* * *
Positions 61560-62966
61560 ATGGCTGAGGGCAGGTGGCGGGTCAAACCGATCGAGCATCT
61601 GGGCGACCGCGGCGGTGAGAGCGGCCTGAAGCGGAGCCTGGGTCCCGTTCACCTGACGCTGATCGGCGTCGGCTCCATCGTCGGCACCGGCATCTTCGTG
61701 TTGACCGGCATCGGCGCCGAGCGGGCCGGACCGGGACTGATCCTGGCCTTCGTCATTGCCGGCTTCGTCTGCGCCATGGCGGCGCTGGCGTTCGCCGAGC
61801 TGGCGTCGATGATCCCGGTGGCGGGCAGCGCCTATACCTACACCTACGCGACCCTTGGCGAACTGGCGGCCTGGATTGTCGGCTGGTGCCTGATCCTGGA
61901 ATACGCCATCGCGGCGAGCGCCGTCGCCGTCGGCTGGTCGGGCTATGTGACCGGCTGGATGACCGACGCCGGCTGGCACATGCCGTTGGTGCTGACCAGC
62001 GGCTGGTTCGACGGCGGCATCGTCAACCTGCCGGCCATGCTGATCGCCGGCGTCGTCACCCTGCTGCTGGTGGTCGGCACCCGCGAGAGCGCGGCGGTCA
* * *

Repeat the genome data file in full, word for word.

Positions 61560-62966
61560 ATGGCTGAGGGCAGGTGGCGGGTCAAACCGATCGAGCATCT
61601 GGGCGACCGCGGCGGTGAGAGCGGCCTGAAGCGGAGCCTGGGTCCCGTTCACCTGACGCTGATCGGCGTCGGCTCCATCGTCGGCACCGGCATCTTCGTG
61701 TTGACCGGCATCGGCGCCGAGCGGGCCGGACCGGGACTGATCCTGGCCTTCGTCATTGCCGGCTTCGTCTGCGCCATGGCGGCGCTGGCGTTCGCCGAGC
61801 TGGCGTCGATGATCCCGGTGGCGGGCAGCGCCTATACCTACACCTACGCGACCCTTGGCGAACTGGCGGCCTGGATTGTCGGCTGGTGCCTGATCCTGGA
61901 ATACGCCATCGCGGCGAGCGCCGTCGCCGTCGGCTGGTCGGGCTATGTGACCGGCTGGATGACCGACGCCGGCTGGCACATGCCGTTGGTGCTGACCAGC
62001 GGCTGGTTCGACGGCGGCATCGTCAACCTGCCGGCCATGCTGATCGCCGGCGTCGTCACCCTGCTGCTGGTGGTCGGCACCCGCGAGAGCGCGGCGGTCA